The Book of Mormon recounts the history of two peoples, the Nephites and the Lamanites, who lived in almost constant religious and political conflict for centuries. These groups began as the descendants of two Israelite brothers. Over time, the group known as Lamanites grew to include others, such as some who “had become Lamanites because of their dissensions” from the Nephites.1 Thus, the terms Nephite and Lamanite came to describe cultural and religious distinctions as well as ethnic differences.2 Eventually, Lamanites who did not believe the gospel of Jesus Christ overcame and destroyed the Nephite nation. Nephite prophets had foreseen this future destruction and prayed that their teachings, as preserved in the Book of Mormon, would one day be the means of converting the descendants of the Lamanites to the gospel.3 The Lord promised that in the latter days, the Lamanites would “come to the knowledge of their Redeemer,” that they would participate in building the latter-day Zion as a part of God’s covenant people, and that the “powers of heaven” would be in their midst.4 Revelation given through Joseph Smith confirmed that Book of Mormon promises about the Lamanites remained in force.5
At the time the Book of Mormon was first published, Europeans and European Americans had long claimed a tradition of descent from the ten lost tribes of Israel spoken of in the Bible. This helped them establish a connection between themselves and the covenant people of Israel. The Book of Mormon invited readers to consider yet other peoples, notably the native peoples of the Americas, as lost sheep of the house of Israel and part of this covenant history.6
While some early Latter-day Saints speculated about which specific groups were the descendants of Book of Mormon peoples, most considered the Native Americans broadly as heirs to Book of Mormon promises.7 Ideas of European superiority were widespread in Joseph Smith’s day, and many found the claim of a vital religious role for other ethnic groups, including American Indians, challenging. Early Latter-day Saints, however, were eager to see the Lord’s promises fulfilled and to take the Book of Mormon record to the Lamanites.
The Church’s first major mission, in 1830, was to groups considered to be Lamanites.8 After moving to the American West in the late 1840s, Latter-day Saints were in more regular contact with American Indian groups. Despite setbacks, cultural barriers, and even violent conflict, Saints continued to develop relationships with native peoples, to send missionaries to American Indian groups, and to study native languages.9
Missionaries taught people of indigenous ancestry in the Americas and in the Pacific that they were the descendants of the Nephites and Lamanites. After receiving the gospel, converts in these regions embraced the way the Book of Mormon connected them with a lost heritage and a promised future, especially in contrast to the difficult, sometimes oppressive conditions under which they lived.10 Saints who identified as Lamanites regularly worked on their own or in cooperation with Church initiatives to advance spiritually and temporally and help fulfill the prophecy that “before the great day of the Lord shall come … the Lamanites shall blossom as the rose.”11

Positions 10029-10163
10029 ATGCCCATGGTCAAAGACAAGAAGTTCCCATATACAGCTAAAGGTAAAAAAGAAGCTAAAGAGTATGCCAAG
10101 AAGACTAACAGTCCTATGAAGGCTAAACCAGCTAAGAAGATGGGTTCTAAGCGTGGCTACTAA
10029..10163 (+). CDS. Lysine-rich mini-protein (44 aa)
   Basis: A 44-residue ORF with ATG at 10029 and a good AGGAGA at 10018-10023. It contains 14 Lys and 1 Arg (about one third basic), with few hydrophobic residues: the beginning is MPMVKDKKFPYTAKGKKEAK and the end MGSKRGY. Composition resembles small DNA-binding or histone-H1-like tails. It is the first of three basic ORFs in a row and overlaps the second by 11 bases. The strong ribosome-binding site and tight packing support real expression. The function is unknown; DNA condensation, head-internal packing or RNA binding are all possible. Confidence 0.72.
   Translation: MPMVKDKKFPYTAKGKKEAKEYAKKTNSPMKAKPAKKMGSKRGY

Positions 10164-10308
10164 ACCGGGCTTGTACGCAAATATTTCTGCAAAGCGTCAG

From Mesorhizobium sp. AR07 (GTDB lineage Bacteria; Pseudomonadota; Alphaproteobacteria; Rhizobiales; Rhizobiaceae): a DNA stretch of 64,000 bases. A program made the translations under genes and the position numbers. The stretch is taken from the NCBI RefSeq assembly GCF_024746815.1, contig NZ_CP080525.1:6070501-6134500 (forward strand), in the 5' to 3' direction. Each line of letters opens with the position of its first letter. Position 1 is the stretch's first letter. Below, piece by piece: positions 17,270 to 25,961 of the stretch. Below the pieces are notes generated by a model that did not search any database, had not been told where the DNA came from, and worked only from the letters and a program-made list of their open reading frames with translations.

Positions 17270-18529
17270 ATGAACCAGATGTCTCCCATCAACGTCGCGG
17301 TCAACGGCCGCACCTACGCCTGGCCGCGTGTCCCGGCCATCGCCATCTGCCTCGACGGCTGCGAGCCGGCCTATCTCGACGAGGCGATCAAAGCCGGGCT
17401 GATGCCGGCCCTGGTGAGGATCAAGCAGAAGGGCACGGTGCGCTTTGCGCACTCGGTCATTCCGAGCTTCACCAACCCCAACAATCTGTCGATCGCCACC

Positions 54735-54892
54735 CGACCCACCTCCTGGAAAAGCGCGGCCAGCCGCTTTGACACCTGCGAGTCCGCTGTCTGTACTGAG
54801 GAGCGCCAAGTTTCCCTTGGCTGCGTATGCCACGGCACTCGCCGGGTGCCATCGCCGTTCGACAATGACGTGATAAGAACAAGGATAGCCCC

Book of Mormon promises for the Lamanites motivated early efforts to bridge cultural gaps between Saints with European ancestry and Saints, or prospective converts, with Native American ancestry. The Book of Mormon itself, however, demonstrated how inherited negative attitudes could prevent unity. Alongside accounts of prophets who prayed for the Lamanites, the Book of Mormon also provides examples of people who failed to see the good in the Lamanites, who assumed superiority to them, and who rejected a prophet because he was a Lamanite.12
Unfortunately, some Church members have viewed groups they considered to be Lamanites with condescension or contempt, particularly in times of conflict.13 Consequently, some members of the same groups that embraced Lamanite identity have come to feel conflicted about the way this heritage is sometimes discussed in the Church.
For many Latter-day Saints, however, embracing a Lamanite heritage has been a source of strength. Recognition of the promises to the Lamanites has helped many Saints take pride in their native heritage, and celebrations of native culture have appeared in Church settings such as temple dedications, talks, and programs. Saints who have identified as Lamanites have made substantial contributions to the Church and to their communities as they have aimed to realize the Lord’s promises to His covenant people.
Just as the history of the northern ten tribes of Israel after their exile in Assyria is a matter of speculation rather than knowledge, the history of the Lamanites after the close of the Book of Mormon record is a matter of speculation. The Church asserts that all members are part of the covenant house of Israel either by descent or adoption but does not take a position on the specific geography of the Book of Mormon or claim complete knowledge about the origins of any specific modern group in the Americas or the Pacific.14 Whatever the historical particulars, the Church continues its efforts to help realize the hopes of Book of Mormon prophets that the covenants of the Lord might be extended to all the lost sheep of Israel.